Twin Mirror Review
Reviewed on Sony PlayStation 4Also available on Sony PlayStation 4, Microsoft Xbox One and PC
There’s something enticing about small-town detective stories. They usually revolve around a perfect community, the sort of place where everyone knows everyone else, but scratch the surface, and everyone has secrets, dark pasts, or questionable motives. Throw in a murder or two, and start chipping away at the facade of perfection and the list of suspects pile up as the swirling undercurrent of lies, deceit, and violence, threaten to pull the detective under. Needless to say, when Dontnod announced that one of their next games would be a psychological thriller set in a small West Virginian town, I was excited. Had I known nothing about it going in, perhaps I would have been less disappointed.
Twin Mirror follows the story of Sam Higgs, an investigative journalist who returns to his hometown of Basswood to attend the funeral of his best friend who he hasn’t spoken to for two years. Naturally, things aren’t what they seem, and he’s quickly pulled back into the town as he investigates the real cause of his friend’s death. It’s primarily a narrative game, but it does have some interesting mechanics as well - Sam frequently enters his ‘mind palace’, a place where he retreats when he needs to think, reminisce, or piece things together. He also talks to a version of himself known as ‘Him’ or ‘The Double’ who gives him advice about how to best handle situations. On paper, this all sounds great to me, but unfortunately, the game isn’t long enough to give proper time to any of its elements, and so the result is a rushed and muddled experience that feels like it doesn’t know what it wants to be.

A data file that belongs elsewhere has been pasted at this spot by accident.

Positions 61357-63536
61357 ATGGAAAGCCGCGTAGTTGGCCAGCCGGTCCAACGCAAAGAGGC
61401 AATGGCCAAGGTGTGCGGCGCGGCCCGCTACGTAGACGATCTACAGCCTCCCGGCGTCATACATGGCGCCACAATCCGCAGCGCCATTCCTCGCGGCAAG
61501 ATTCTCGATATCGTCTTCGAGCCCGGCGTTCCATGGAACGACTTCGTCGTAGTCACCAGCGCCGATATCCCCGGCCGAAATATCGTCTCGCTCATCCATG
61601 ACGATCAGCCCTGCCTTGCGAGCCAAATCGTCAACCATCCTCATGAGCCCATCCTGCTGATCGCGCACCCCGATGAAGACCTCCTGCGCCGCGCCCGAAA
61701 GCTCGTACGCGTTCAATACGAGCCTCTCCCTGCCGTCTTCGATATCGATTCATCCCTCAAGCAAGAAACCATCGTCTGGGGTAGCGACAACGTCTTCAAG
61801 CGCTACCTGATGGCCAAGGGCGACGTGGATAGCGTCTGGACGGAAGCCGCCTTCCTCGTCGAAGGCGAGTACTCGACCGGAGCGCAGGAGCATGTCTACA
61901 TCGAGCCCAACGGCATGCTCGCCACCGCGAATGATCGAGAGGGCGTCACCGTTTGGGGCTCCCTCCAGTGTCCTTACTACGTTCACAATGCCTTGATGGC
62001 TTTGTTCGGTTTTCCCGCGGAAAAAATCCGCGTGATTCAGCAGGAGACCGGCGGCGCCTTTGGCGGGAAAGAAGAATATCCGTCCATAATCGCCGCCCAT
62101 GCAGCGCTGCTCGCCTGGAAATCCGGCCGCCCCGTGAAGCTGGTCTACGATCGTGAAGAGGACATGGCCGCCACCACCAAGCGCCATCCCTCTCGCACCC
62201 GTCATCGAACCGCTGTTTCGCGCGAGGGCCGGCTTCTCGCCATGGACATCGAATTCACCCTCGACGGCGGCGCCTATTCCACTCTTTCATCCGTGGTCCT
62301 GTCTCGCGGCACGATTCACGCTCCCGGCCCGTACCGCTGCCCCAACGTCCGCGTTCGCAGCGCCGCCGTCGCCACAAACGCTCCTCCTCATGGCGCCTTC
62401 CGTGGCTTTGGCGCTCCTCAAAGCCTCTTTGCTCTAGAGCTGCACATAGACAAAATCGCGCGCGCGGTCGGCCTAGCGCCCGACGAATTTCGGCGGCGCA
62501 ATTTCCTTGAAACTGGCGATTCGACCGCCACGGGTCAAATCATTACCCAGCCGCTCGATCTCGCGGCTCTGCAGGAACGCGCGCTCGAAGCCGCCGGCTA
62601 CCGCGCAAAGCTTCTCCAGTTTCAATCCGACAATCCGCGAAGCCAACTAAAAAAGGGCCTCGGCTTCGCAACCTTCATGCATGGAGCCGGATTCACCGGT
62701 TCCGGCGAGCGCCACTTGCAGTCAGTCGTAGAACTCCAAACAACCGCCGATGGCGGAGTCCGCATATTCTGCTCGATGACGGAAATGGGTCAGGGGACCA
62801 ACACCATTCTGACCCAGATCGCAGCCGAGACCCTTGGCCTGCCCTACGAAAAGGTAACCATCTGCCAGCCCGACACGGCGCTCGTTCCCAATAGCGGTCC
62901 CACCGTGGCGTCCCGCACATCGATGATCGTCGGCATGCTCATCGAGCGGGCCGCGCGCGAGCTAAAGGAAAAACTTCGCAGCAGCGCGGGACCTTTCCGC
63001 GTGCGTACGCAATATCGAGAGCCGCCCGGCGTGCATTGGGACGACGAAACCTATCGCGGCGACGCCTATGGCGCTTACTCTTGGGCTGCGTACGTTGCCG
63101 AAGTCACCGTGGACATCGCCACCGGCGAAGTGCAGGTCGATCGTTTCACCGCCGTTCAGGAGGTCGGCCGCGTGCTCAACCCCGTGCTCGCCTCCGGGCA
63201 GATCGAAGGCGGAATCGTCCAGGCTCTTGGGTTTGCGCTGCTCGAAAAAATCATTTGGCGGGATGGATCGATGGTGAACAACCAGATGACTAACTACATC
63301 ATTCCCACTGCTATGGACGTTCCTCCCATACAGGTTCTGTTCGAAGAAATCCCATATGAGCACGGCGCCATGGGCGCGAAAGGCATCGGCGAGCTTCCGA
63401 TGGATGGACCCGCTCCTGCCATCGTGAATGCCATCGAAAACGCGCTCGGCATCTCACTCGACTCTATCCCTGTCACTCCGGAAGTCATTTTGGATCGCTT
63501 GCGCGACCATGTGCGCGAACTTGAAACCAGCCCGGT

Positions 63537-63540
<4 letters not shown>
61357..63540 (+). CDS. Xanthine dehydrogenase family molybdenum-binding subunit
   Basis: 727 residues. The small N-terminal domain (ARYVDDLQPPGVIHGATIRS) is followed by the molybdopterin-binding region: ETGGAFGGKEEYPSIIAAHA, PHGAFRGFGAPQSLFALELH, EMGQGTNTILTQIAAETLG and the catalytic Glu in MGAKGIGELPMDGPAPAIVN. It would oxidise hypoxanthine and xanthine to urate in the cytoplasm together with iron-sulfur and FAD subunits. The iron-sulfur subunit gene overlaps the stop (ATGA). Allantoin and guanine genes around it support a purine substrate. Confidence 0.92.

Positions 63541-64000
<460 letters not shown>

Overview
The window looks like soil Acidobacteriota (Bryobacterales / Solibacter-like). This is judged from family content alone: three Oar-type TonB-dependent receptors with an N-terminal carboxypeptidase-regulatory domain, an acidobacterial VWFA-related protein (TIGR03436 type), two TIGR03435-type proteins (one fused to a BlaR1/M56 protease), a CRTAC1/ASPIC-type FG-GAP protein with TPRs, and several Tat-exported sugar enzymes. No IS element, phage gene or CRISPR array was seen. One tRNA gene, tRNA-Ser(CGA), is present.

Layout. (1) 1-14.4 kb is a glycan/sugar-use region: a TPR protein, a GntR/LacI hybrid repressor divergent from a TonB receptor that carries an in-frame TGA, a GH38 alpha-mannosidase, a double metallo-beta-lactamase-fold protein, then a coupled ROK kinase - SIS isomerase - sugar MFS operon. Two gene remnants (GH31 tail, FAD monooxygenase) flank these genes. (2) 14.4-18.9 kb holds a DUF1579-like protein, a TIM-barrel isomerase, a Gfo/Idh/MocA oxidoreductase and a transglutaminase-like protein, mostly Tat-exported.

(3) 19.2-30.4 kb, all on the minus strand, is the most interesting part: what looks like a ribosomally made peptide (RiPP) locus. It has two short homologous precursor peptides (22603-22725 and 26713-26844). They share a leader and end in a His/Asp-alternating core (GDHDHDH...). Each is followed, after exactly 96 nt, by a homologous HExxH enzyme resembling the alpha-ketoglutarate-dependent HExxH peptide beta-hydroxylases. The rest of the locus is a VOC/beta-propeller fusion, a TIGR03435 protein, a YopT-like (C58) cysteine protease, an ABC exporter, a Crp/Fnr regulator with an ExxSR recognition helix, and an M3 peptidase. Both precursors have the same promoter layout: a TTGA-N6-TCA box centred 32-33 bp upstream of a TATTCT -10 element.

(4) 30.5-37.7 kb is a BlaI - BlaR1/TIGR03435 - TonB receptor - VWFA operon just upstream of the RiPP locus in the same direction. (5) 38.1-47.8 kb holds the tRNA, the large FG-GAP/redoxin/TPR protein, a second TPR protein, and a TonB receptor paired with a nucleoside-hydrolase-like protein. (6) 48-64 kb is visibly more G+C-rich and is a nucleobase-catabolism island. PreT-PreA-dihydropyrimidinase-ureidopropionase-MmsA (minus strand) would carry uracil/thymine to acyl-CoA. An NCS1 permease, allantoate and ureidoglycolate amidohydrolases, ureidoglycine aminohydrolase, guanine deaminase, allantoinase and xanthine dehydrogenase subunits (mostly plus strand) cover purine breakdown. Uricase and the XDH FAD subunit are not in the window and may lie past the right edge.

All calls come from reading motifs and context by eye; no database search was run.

The opening scene sets up the story well as Sam drives along the tree-lined roads listening to the radio. We see a newspaper with the news about his friend and a bottle of pills, classic motifs to let us know where Sam’s head is at. Then we reach the first interactive scene where we’re free to explore and get the first taste of the mechanic that makes this game more unique beyond a simple narrative - Sam’s mind palace where we begin to learn the reasons Sam decided to leave Basswood in the first place.
It’s peaceful in Sam’s mind palace, he looks healthier there, and it gives him a chance to examine the facts of what’s going logically. Throughout Twin Mirror it’s used to revisit Sam’s memories from before he left Basswood, and also to piece together evidence to figure out what happened or what the best course of action will be. Due to the nature of what the mind palace is - Sam stepping away from real life to look at it as an outsider, it’s natural that it removes you from the story somewhat. However, sometimes it diminishes the stakes of the story altogether. There’s a scene near the end where Sam’s constant switching between real life and his head took any tension away from what should have been the tensest part of the game, as well as removing any meaningful choice when a choice is presented.